The Spinns: Pop a top, again | Music Feature | Indy Week
Pin It

The Spinns: Pop a top, again 

Before the accident: The Spinns, onstage at the Local 506 in 2005

Photo by Ross Grady

Before the accident: The Spinns, onstage at the Local 506 in 2005

Rob Walsh manages the bar at The Cave, Chapel Hill's famously long-lived dive and venue. Like the dimly lit underground room where he works, Walsh has been an integral part of Franklin Street music for quite a while, whether as an instrumentalist, bandleader or, with his tattooed knuckles and endearingly gruff humor, a character.

Today, he's the bassist of psych-metal trio Bitter Resolve, though he previously played in the much-missed hard rock outfit Dirty Little Heaters. But a trebly, reckless garage-punk band named The Spinns preceded both. This weekend, the trio re-forms for two shows—and, well, lots of drinking.

"It seems like every couple of years our livers are drawn to one another," quips Walsh. Indeed, there have been a few reunions in the seven years since the band split up; together, the members are hard partiers. Singer Todd Colberg has since published a book about his late nights and long drives with the band.

The Spinns formed in 2002, when guitarist Colberg and drummer Josh Johnson brought in Walsh on bass. "Josh and I were hanging around a bunch," Walsh remembers, "so it only seemed natural to play together."

The band soon hit a steady drinking, hard-gigging stride—and found a welcoming niche in what was a garage-friendly Chapel Hill scene.

"It was a rock 'n' roll time back then," explains Walsh. "Todd and I lived in a house behind (Chapel Hill Chinese restaurant) Hunam for three years with no heat or hot water and very little electricity, rent free. So it was easy to quit jobs and go tour."

They shared stages with raucous janglers and genre giants such as The Black Lips and The Detroit Cobras and played Local 506's Sleazefest, a massive garage and rockabilly celebration led by Southern Culture on the Skids. Previous 506 owner Dave Robertson's faithful support of that scene made the 506 a de facto hub for straightforward rock music; Sleazefest was wide open and wild, so much so that Walsh only remembers that The Spinns played a few, not when or how it went. Those lost evenings fueled the breakup.

"The drugs and booze were proving to be too much," Walsh says.

While Walsh remains in Chapel Hill, playing his road-tested Gibson SG bass in area bands, Johnson lives in Los Angeles and Colberg is in New York City. When Johnson's current band, the damaged and delightful Paint Fumes, played New York, he caught up with Colberg. They realized they would be in North Carolina over the same holiday weekend. After Christmas, they'll practice, drink and perhaps record for two days straight. Then The Spinns will play two shows and disband again.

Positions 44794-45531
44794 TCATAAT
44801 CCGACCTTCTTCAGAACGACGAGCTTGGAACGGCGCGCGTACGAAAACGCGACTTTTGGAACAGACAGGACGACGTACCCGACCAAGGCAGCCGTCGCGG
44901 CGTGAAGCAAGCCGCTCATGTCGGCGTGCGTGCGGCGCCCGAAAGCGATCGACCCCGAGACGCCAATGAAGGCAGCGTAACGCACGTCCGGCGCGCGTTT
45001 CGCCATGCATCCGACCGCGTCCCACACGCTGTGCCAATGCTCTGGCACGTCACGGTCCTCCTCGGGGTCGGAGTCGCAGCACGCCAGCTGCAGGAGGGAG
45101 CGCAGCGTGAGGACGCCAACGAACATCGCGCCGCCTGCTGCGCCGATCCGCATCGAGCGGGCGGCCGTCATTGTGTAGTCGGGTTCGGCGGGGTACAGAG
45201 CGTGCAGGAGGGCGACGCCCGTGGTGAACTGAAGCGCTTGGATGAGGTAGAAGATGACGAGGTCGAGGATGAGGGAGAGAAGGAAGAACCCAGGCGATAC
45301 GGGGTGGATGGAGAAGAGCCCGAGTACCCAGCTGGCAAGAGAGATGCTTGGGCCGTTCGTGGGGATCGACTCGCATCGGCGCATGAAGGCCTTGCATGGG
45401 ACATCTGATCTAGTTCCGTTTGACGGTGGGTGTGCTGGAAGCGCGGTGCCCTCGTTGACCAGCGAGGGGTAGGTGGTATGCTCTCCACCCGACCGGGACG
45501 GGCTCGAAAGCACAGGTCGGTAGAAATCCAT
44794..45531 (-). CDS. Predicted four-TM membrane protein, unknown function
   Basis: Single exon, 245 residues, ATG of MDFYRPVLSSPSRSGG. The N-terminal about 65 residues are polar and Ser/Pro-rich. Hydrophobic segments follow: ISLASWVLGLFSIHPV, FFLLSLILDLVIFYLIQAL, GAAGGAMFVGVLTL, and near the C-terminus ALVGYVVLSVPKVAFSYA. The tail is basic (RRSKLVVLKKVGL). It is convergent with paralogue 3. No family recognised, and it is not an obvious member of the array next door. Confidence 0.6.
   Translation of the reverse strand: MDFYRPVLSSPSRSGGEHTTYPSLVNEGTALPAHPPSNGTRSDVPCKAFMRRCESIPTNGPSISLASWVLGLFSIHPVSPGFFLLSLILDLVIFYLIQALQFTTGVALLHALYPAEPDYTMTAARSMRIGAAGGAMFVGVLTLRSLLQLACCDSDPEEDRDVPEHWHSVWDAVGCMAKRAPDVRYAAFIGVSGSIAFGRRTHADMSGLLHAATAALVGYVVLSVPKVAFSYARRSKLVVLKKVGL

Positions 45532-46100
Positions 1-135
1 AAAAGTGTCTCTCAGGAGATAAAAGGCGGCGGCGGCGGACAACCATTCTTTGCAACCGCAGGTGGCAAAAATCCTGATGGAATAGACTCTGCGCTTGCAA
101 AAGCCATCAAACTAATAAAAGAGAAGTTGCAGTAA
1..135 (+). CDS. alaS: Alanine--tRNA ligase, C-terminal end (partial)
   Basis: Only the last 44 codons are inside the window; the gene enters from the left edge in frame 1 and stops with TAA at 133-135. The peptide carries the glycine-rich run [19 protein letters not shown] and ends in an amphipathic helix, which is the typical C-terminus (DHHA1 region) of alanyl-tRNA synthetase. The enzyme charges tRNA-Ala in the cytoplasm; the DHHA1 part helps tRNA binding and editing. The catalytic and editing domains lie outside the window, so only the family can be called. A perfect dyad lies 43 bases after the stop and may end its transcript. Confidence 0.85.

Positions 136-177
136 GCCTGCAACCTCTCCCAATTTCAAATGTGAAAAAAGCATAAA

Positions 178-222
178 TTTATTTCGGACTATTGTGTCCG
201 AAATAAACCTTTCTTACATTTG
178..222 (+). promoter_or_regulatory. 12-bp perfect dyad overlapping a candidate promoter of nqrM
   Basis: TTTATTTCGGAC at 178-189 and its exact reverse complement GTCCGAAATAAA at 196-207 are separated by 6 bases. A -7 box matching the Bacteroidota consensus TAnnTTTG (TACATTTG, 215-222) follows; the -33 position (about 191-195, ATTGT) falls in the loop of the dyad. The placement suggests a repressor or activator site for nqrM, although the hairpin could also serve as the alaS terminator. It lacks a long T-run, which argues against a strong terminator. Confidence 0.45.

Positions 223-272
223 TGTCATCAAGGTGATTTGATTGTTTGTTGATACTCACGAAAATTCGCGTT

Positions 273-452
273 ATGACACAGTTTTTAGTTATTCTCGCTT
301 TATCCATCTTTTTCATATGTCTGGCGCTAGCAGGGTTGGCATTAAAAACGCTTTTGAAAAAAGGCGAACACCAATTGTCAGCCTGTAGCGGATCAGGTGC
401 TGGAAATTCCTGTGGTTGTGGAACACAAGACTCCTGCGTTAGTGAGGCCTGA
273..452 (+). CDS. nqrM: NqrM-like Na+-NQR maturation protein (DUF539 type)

Walsh looks forward to the old, familiar whirlwind: "I miss those wackos."

This article appeared in print with the headline "Two reunions."

  • "It seems like every couple of years our livers are drawn to one another," Rob Walsh quips.

Comments

Subscribe to this thread:

Add a comment

INDY Week publishes all kinds of comments, but we don't publish everything.

  • Comments that are not contributing to the conversation will be removed.
  • Comments that include ad hominem attacks will also be removed.
  • Please do not copy and paste the full text of a press release.

Permitted HTML:
  • To create paragraphs in your comment, type <p> at the start of a paragraph and </p> at the end of each paragraph.
  • To create bold text, type <b>bolded text</b> (please note the closing tag, </b>).
  • To create italicized text, type <i>italicized text</i> (please note the closing tag, </i>).
  • Proper web addresses will automatically become links.

Latest in Music Feature



Twitter Activity

Comments

Thanks to the band at Motorco tonight. It was beautiful. I never get chills in late June during a Carolina …

by Shocka Kahn on Four Years After His Death, Jason Molina Lives on Through a New Book and a Revived Reunion (Music Feature)

Great story about a fine couple with a meaningful dream. Pulling for you all the way, Andrew and Gretchen!

by Jeff Korsmo on Chapel Hill Native Andrew Weathers Hops from Oakland to a Tiny Texas Town in Pursuit of New Musical Experiments (Music Feature)

Most Read

Most Recent Comments

Thanks to the band at Motorco tonight. It was beautiful. I never get chills in late June during a Carolina …

by Shocka Kahn on Four Years After His Death, Jason Molina Lives on Through a New Book and a Revived Reunion (Music Feature)

Great story about a fine couple with a meaningful dream. Pulling for you all the way, Andrew and Gretchen!

by Jeff Korsmo on Chapel Hill Native Andrew Weathers Hops from Oakland to a Tiny Texas Town in Pursuit of New Musical Experiments (Music Feature)

there actually is a back door that cuts the transit between the two venues in half. someone might be willing …

by Daniel Stark on How Do You Solve a Problem of Two Like-Minded Shows in the Same Building on the Same Night? (Music Feature)

The Cry of Love debut album is still one of my favorites, and it's a damn shame that Kelly saw …

by bluesbro71 on Cry of Love vocalist Kelly Holland died depressed, but not alone (Music Feature)

I was the drummer for the Screamin Cheetah Wheelies, and toured together in 93 when both bands' 1st cd came …

by Terry L Thomas on Cry of Love vocalist Kelly Holland died depressed, but not alone (Music Feature)

© 2017 Indy Week • 320 E. Chapel Hill St., Suite 200, Durham, NC 27701 • phone 919-286-1972 • fax 919-286-4274
RSS Feeds | Powered by Foundation